According to TIME, Dr. Lillian Glass, a California-based communication and psychology expert, defines a toxic relationship as “any relationship [between people who] don’t support each other, where there’s conflict and one seeks to undermine the other, where there’s competition, where there’s disrespect and a lack of cohesiveness.” In our society you hear a lot about toxicity. People want to remove toxic people from their lives, they want to stop toxic habits and create an environment where anything toxic cannot infiltrate our lives. All though this is always the goal, what do you do when you are in a toxic relationship? Do you even realize that you are in a toxic relationship? And if your are, what do you do?
Being in a toxic relationship can be with anyone in your life. Friends and family has just as much capability to drain you just as much as a longterm lover. While it is normal for relationships to have its ups and downs, being in a toxic relationship takes it to a whole other level. A toxic relationship is constantly unpleasant and can have an effect on you mentally, spiritually, emotionally, and in some situations, physically. Here are a few signs to see if you are in a toxic relationship with someone in your life:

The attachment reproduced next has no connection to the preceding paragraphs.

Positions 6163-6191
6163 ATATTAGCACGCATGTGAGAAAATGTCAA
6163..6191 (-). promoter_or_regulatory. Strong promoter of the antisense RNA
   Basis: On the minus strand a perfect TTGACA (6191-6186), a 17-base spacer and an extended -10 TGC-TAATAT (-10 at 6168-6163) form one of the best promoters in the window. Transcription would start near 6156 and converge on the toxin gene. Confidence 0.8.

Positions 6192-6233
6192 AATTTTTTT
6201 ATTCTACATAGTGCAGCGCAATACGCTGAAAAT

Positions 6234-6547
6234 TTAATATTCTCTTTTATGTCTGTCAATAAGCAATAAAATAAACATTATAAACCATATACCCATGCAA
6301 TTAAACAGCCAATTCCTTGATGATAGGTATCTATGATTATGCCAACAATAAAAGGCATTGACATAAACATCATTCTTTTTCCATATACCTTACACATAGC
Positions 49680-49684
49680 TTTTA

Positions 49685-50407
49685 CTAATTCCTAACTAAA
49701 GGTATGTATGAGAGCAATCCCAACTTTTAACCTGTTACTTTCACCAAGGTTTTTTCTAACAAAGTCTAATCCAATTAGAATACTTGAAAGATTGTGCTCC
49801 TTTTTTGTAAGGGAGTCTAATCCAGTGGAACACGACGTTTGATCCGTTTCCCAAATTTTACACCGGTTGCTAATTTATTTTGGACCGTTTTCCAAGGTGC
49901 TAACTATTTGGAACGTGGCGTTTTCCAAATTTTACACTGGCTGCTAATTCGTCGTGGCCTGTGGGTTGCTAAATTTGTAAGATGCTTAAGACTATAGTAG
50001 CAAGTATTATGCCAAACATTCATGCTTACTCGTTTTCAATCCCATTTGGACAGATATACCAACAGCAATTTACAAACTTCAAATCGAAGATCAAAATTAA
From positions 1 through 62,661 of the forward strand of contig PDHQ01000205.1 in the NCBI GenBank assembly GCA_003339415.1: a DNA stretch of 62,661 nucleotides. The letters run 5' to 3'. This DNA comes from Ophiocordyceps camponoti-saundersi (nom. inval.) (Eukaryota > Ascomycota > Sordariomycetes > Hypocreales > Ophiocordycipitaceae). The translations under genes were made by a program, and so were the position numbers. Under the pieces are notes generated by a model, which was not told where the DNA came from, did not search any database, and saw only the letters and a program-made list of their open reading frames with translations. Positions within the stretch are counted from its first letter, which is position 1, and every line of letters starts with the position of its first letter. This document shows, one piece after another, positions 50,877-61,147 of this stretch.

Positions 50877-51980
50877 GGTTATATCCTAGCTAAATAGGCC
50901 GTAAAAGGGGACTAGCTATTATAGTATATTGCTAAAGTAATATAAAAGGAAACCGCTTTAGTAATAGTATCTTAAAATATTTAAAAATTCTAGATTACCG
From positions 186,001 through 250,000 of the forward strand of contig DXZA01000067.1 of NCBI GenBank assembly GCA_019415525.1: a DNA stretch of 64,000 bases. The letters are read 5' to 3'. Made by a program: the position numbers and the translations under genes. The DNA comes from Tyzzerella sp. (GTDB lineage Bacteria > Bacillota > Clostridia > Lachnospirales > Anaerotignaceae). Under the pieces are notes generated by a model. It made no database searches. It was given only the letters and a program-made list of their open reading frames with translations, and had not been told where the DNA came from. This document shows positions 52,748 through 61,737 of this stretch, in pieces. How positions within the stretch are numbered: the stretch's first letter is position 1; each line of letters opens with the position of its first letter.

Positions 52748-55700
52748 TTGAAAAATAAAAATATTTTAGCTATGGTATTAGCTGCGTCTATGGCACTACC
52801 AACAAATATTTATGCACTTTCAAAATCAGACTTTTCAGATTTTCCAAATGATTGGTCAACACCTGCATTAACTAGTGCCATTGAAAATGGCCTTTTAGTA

- The person does not understand or respect your boundaries.
- The person constantly disrespects you and your loved ones.
- The person keeps you away from friends, family and things that make you happy as a form of control.
- The person lacks basic communication skills which leads to the lack of understanding or emotional intelligence.
- The person invades your privacy when it comes to the interaction you have outside the relationship.
- The person lies and manipulates you.
The list could go on but these are just basic things to look out for. Can a toxic relationship be fixed? Possibly. But you have to understand if you have the capacity to keep going with a person who does noting but take from you. Have a conversation with you to understand, what is your limit? Creating boundaries for yourself can help you understand what you can and cannot take moving forward.
The benefit of leaving a toxic relationship is the joy of redefining yourself. Most people tend to loose themselves in the mess of a relationship but slowly gain themselves back after they drop that weight. You become stronger, more intelligent and happier, which is the most important thing. It takes a lot to leave so it is important to create a support system of friends of family as you heal. You are bigger and better than the chains that hold you.